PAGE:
The Last Wild Men of Borneo

By Carl Hoffman. (William Morrow, 368 pages, $27.99).

The latest from Carl Hoffman is not the slam dunk that his previous venture into nonfiction explornography was. All you needed was the full title to know that one — "Savage Harvest: A Tale of Cannibals, Colonialism and Michael Rockefeller's Tragic Quest for Primitive Art" — was going to be a doozy. "The Last Wild Men of Borneo" is also about the pursuit of primitive art, in Borneo this time instead of New Guinea. But it focuses on two separate tales and Hoffman's attempt to link them (the men maybe sorta met once, a long time ago) feels like a cheat in the same way it did when Erik Larson crammed together two barely related stories in his "Thunderstruck."

Hoffman remains a gifted, suspenseful storyteller and, fortunately, both stories are compelling. Tough-talking American art dealer Michael Palmier, who tries to find bargain treasures for museums, reveals his clever methods for spotting fakes. And gonzo Swiss environmentalist Bruno Manser is, like Michael Rockefeller, an inspiring individual who allows his passions to overrule common sense. Palmier and Manser may not come together in any meaningful way but another way to look at "The Last Wild Men of Borneo" is that it's two books for the price of one.


Sometimes I Lie

By Alice Feeney. (Flatiron Books, 262 pages $26.99).

Amber Reynolds is in intensive care, in a coma after a bad car crash. Her mind is taking it all in, but only the reader knows this. Not the nurses or her husband or sister or the man who puts his hands around her throat.

So begins Alice Feeney's twisty psychological thriller, "Sometimes I Lie." With the main character in a coma, the "action" takes place mostly in Reynolds' head as she tries to reconstruct the events that brought her here. Memories float back — but are they memories or dreams? She's a former TV reporter working on a morning radio talk show in London. She's married to a man who doesn't love her. Her alcoholic parents are the source of her trouble. Or not.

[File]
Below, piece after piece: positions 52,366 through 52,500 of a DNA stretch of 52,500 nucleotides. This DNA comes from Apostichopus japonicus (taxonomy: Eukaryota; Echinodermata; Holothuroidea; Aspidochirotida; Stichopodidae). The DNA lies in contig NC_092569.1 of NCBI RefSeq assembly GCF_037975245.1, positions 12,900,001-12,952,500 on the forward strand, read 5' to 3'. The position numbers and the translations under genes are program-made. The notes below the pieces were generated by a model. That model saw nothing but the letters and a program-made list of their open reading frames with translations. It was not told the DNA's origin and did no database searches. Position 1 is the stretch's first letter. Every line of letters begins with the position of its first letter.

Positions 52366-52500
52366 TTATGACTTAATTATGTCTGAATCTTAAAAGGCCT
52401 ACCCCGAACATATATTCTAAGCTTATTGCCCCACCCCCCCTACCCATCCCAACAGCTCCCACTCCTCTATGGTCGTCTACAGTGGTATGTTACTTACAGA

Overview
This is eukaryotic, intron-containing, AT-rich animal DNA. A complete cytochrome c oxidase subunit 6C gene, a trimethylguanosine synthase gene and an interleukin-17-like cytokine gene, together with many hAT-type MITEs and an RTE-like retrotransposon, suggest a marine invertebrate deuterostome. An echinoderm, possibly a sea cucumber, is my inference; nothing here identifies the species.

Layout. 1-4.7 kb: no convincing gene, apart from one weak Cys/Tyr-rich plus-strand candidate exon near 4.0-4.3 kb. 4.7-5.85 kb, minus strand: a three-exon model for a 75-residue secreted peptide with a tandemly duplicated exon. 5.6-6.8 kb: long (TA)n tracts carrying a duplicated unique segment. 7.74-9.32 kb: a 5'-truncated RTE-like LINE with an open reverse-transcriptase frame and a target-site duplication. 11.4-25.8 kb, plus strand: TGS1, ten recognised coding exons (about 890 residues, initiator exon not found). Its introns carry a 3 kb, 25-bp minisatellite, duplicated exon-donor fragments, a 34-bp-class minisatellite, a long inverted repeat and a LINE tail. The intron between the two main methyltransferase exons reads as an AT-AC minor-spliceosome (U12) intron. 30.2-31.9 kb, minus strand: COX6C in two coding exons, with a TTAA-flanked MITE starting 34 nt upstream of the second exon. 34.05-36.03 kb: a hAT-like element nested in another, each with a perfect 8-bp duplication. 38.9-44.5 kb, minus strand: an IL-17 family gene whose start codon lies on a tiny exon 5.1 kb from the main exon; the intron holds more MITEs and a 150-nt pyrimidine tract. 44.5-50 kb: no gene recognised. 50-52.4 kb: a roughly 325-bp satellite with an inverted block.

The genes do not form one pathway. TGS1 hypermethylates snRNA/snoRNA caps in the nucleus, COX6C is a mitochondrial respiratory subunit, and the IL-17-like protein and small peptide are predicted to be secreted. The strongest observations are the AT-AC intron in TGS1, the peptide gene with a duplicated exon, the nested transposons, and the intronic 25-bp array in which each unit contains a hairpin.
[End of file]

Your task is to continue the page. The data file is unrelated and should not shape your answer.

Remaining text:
"Everyone I've ever got close to gets hurt in the end," she tells us ominously.

The title is the immediate tipoff that Amber is not a reliable narrator. Yet she remains a sympathetic character as she pieces together how she came to the ICU. Who was with her when she went through the windshield? How did her husband hurt his hand? Why is her sister seducing him?

Set mostly in a hospital room with just a handful of suspects, the narrative stays taut, and dread builds as each piece falls into place. Feeney plants the reader in Reynolds' mind with vivid descriptions of a coma as seen from the inside. "Sometimes it feels like I am lying at the bottom of a murky pond, the weight of the dirty liquid pushing down on me, filling me up with secrets and filth."

Feeney's debut novel slides neatly into the company of Gillian Flynn's "Gone Girl" and Paula Hawkins' "The Girl on the Train." With its various plot twists, it's a dizzying, disturbing read that becomes hard to put down once Amber tells us, "I'm back now and I remember everything."